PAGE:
Solution provider takeaway: Solution providers need to know the three steps to a successful data center migration plan and how to mitigate clients' business risks.
Data center migration plans top the list of key projects for most CIOs this year, next year and even the year after that. Data center migration is center-stage on a three-year plan and highly visible within an organization. Why the spotlight?
As you know, data centers cost a lot of money, and data center migrations present a tremendous amount of risk to a business. Your data center manager customers are transitioning from operations to risk management roles overnight, with little training and no tolerance for failure.
Data center migration is an exercise in risk mitigation. Investing the appropriate time and money in planning, execution and testing to protect the business is definitely money well spent. The question becomes, how do you best protect your customer's business?
The steps outlined below, which have proven successful in large and small data center migration plans, focus on keeping applications up and running throughout the project.
Step 1: Know what you're migrating before you build your plan.
Data centers are complicated. The combination of densely populated racks housing a variety of hardware, running all kinds of software, and cabling running amok sounds like a nightmare, but it accurately describes more than 95% of corporate data centers.
The biggest mistake people make when planning a data center migration is to establish move timelines and budgets before collecting data about what is actually in the data center. I don't mean determining whether it's a production or QA environment -- I mean, what's actually in the data center.
It's all about the applications. Business runs on the applications that sit in a data center. Before you touch them (let alone unplug something) you need to fully understand the following for each application:
- Application owners
- Planned upgrades or changes
- Allowable downtime
- Server, network, storage and operating system requirements
- Power specs
- Connectivity (cabling) diagrams
- Rack layout
After understanding the business needs, you can develop a data center migration strategy that outlines the type of move (swing vs. forklift), the duration for the move, and finally the anticipated cost for the move.
Getting pushback from customers to do it faster and cheaper without increasing downtime? Walk them through the data center applications and ask them how long they think the migration should take and what the consequences of downtime really are. Can they afford the risk of faster and cheaper?
Step 2: Prove that your detailed plan supports service-level agreements (SLAs).
A successful data center migration plan is based upon a solid migration plan that factors in overall program management, IT infrastructure, facilities planning and coordination, application migration and lots of contingency planning.
Successful migrations always have a highly orchestrated plan executed by people who have data center migration experience. That's the easy part.
The hard part is proving that the application won't "break" during the migration. Breaking an application means experiencing degraded performance or downtime outside of acceptable SLA limits. Creating a contingency plan for the application migration is essential to winning the confidence of the business so that the migration can take place. The more comfortable application owners are with the plan (and recovery), the more cooperative they will be. Their participation is critical from both a technical and functional perspective. You will need their help in the following areas:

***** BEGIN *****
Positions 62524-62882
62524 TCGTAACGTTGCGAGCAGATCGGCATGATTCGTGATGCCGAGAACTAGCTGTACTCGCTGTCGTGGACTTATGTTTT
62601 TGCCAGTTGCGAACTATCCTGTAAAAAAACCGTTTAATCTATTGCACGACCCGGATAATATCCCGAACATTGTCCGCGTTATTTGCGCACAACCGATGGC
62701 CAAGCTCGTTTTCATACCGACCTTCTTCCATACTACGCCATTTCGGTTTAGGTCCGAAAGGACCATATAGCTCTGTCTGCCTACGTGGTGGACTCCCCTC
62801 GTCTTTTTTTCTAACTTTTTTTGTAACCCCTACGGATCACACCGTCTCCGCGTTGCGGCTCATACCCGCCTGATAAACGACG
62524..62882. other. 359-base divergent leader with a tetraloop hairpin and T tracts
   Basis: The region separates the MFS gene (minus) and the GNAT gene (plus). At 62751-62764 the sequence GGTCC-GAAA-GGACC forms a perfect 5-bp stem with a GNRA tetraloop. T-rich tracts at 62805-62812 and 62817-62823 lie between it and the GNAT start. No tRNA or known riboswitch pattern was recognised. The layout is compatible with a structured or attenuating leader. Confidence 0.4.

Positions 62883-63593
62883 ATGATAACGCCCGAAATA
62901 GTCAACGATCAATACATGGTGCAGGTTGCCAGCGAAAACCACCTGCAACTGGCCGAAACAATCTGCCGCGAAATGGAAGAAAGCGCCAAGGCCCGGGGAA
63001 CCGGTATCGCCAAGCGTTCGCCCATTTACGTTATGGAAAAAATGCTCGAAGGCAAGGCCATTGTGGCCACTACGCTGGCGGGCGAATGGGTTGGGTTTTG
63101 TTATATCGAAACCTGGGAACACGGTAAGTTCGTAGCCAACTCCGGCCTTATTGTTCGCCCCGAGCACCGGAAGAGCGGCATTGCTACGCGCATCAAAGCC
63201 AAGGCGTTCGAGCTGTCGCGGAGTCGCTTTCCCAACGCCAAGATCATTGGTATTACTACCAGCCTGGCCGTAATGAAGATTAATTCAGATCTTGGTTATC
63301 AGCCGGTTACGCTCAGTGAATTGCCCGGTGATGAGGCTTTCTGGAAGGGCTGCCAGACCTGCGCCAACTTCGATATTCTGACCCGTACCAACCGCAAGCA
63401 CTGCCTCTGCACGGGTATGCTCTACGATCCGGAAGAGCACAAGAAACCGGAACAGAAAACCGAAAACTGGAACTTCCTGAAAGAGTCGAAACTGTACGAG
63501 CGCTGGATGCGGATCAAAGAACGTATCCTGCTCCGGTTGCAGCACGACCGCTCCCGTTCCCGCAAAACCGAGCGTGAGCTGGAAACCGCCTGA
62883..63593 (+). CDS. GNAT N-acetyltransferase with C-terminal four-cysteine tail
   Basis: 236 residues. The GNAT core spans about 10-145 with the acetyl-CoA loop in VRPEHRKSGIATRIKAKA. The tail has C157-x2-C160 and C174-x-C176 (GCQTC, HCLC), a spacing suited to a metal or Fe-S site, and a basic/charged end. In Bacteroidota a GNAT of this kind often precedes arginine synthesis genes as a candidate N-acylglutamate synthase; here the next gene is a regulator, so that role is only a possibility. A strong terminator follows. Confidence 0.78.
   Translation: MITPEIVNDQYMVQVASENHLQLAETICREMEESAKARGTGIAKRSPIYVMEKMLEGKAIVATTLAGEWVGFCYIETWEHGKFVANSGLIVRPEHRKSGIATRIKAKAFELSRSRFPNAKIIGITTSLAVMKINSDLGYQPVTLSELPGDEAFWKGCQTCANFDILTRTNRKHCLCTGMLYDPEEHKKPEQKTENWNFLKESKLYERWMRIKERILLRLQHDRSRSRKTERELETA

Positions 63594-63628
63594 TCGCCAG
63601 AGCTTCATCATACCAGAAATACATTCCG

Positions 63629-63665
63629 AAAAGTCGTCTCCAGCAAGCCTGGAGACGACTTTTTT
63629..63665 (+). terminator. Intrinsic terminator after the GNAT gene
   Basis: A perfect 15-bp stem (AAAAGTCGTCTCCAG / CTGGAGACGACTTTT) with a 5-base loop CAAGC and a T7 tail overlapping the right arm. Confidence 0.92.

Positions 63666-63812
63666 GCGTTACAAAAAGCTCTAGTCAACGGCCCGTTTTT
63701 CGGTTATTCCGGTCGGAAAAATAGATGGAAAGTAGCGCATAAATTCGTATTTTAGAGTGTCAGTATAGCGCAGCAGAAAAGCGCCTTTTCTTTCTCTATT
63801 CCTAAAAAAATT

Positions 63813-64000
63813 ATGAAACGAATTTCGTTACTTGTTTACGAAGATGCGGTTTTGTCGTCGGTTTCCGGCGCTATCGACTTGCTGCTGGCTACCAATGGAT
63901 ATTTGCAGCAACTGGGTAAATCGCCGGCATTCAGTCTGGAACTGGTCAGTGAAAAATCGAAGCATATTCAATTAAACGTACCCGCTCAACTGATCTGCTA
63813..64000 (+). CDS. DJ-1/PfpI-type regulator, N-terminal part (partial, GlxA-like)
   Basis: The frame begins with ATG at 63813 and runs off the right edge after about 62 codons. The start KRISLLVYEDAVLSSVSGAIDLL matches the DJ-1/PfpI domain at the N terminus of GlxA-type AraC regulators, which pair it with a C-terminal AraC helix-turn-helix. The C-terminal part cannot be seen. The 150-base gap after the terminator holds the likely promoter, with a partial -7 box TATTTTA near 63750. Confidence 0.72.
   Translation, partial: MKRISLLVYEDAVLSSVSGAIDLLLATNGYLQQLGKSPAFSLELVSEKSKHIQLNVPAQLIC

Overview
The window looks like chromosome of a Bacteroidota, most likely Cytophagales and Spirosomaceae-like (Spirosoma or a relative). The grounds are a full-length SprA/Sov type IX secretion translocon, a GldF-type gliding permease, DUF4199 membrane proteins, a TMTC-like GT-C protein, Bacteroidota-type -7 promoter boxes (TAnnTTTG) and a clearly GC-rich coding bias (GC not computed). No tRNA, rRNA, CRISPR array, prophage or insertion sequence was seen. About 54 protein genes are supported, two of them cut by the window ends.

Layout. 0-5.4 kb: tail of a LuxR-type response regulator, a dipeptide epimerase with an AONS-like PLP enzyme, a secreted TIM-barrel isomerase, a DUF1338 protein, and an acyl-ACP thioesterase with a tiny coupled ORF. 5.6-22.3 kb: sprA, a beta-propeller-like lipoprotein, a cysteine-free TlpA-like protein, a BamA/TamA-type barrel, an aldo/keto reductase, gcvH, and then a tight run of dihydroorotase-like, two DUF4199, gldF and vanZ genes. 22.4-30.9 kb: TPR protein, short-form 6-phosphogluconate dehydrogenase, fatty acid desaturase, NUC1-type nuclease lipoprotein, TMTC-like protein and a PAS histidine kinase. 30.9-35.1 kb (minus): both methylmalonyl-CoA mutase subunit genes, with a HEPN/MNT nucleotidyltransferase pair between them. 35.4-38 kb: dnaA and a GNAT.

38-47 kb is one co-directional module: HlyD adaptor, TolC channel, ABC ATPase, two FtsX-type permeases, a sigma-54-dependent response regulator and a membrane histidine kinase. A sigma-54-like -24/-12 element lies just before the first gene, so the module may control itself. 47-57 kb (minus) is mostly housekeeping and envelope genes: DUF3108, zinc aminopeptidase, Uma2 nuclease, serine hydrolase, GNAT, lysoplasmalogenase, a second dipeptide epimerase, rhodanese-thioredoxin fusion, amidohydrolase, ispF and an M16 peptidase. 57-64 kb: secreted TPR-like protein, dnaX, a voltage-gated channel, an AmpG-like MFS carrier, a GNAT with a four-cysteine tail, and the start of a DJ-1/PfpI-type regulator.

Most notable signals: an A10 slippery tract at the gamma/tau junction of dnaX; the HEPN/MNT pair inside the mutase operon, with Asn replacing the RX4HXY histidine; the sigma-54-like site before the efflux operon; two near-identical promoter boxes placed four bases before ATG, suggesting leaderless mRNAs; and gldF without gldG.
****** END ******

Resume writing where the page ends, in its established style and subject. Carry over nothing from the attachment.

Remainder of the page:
- Understanding the application architecture and dependencies
- Validating the applications maps and inventories
- Testing the application once it's been moved
- Understanding planned application releases and upgrades
- Listing restrictions for peak seasonal activity, if any
- Identifying customer SLAs that must be met
- Quantifying the business impact of downtime
Proving that your plan mitigates application downtime risk to the business is critical to the success of your data center migration plan.
Step 3: Test and report on success and failure.
Testing and reporting are critical components of a data center migration plan but are often understaffed and poorly funded -- at least until something breaks. Solid testing and reporting offer the best insurance against production breakage. You just have to do it.
The best planning in the world does not remedy poor execution. Excellent execution does not remove the need for testing. And testing twice is better than testing once.
Organizations that regularly migrate applications rely on solid staging, testing and reporting mechanisms to ensure they minimize application disruption (downtime). They know the ultimate success measures of a data center migration are staying within budget, staying on time and minimizing disruption. It's important to report testing results with application owners and highlight any problems you find so that you can jointly resolve them prior to the actual migration.
Following these three guidelines doesn't guarantee that the data center migration will be easy, but it will bring the seemingly impossible plan into the realm of the successful.
About the author
Shally Bansal Stanley is a managing director at Acumen Solutions Inc., a business and technology consulting firm with offices across the United States and in Europe. Shally is a recognized leader in data center solutions within the industry. She can be reached at firstname.lastname@example.org.
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